• An aerial view of Old Faithful erupting taken from Observation Point with the Old Faithful Inn to the side.

    Yellowstone

    National Park ID,MT,WY

Yellowstone Visitor Killed By Falling Tree

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Date: June 10, 2014

National Park Service
U.S. Department of the Interior

Yellowstone National Park
P.O. Box 168
Yellowstone National Park, WY 82190
   
FOR IMMEDIATE RELEASE
June 10, 2014              14-038    

Al Nash or Dan Hottle
(307) 344-2015
YELL_Public_Affairs@nps.gov

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YELLOWSTONE NATIONAL PARK NEWS RELEASE
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Yellowstone Visitor Killed By Falling Tree

An international visitor to Yellowstone National Park died Monday afternoon after being struck by a falling tree.

The 36-year old man was from Taiwan, the Republic of China. He was part of a group that was hiking the Fairy Falls trail, which is north of the Old Faithful area and west of the Grand Loop Road.

The man left the trail and ascended a nearby tree-covered slope in an apparent attempt to get a better view of Grand Prismatic Spring, when a lodgepole pine tree fell and struck him in the head.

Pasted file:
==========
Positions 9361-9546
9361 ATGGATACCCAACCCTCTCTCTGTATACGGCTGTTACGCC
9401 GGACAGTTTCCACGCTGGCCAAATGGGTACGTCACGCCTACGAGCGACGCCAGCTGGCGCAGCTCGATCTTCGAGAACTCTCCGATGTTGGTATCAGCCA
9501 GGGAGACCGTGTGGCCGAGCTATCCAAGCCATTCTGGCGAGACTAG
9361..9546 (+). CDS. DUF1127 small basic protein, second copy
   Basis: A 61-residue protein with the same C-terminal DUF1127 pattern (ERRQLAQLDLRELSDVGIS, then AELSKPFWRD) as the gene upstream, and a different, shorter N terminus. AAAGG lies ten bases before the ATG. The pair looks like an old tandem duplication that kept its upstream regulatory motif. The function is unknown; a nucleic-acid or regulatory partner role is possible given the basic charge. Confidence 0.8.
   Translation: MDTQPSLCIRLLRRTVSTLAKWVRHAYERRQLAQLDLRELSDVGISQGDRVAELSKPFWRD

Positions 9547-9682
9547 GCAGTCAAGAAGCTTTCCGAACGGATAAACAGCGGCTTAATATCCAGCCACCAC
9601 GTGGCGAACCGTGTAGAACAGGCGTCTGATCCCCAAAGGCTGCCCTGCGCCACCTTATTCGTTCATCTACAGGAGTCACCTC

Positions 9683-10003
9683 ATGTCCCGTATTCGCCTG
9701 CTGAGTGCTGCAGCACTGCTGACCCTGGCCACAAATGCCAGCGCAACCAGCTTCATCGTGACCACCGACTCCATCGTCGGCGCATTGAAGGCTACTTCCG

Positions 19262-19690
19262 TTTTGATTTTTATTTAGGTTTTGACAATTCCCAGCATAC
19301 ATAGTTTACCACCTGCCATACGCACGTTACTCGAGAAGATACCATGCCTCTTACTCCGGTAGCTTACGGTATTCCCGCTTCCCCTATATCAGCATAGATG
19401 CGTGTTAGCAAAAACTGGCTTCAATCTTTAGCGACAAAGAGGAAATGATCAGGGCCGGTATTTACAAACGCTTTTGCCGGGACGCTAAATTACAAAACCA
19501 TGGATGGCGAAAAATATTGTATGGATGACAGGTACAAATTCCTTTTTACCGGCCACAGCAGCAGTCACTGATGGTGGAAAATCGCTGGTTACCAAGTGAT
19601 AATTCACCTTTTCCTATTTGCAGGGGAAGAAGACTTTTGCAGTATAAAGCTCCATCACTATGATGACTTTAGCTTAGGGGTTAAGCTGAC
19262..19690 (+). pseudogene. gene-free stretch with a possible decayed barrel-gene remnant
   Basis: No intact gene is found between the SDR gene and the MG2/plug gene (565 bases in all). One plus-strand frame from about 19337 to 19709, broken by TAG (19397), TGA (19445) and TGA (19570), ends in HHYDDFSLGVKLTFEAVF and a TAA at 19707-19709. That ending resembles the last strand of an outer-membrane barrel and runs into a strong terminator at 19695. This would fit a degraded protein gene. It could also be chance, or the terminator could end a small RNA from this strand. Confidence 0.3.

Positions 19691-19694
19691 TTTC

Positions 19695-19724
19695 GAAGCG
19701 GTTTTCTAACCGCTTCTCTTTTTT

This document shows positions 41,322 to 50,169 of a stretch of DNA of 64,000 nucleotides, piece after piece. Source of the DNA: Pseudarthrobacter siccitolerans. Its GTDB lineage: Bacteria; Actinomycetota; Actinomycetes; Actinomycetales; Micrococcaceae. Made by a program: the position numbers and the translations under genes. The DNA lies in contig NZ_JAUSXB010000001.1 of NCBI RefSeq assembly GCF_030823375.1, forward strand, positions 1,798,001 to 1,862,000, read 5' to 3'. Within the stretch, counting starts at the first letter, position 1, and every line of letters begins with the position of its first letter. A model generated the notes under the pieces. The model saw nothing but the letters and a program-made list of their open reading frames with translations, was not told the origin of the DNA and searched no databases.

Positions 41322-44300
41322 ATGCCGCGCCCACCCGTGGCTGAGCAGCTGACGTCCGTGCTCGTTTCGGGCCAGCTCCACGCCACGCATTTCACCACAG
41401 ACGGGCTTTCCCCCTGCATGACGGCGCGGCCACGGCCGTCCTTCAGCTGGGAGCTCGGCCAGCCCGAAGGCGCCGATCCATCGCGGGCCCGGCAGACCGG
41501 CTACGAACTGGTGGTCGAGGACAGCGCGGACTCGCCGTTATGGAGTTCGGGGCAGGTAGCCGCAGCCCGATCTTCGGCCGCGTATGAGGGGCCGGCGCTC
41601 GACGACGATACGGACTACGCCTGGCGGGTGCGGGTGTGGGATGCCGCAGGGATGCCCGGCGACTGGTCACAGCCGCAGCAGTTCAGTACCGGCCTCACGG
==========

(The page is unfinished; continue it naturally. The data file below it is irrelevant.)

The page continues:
Other visitors who witnessed the incident made their way back to the trailhead, where they encountered two park maintenance employees working in the area, who relayed the information to Yellowstone law enforcement rangers.

The victim was moved by rangers to the trailhead to await helicopter transport to a medical facility, but after attempts to revive him failed, he was declared dead at the scene.

Yellowstone rangers who responded reported windy weather conditions in the area at the time, and that the fallen tree had been a standing, dead lodgepole, fire-killed during the park’s 1988 fires.

The victim’s name is being withheld pending notification of family members.

The incident remains under investigation by the National Park Service.

- www.nps.gov/yell -

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Did You Know?

Fire in Yellowstone Pineland in 1988

The 1988 fires affected 793,880 acres or 36 percent of the park. Five fires burned into the park that year from adjacent public lands. The largest, the North Fork Fire, started from a discarded cigarette. It burned more than 410,000 acres.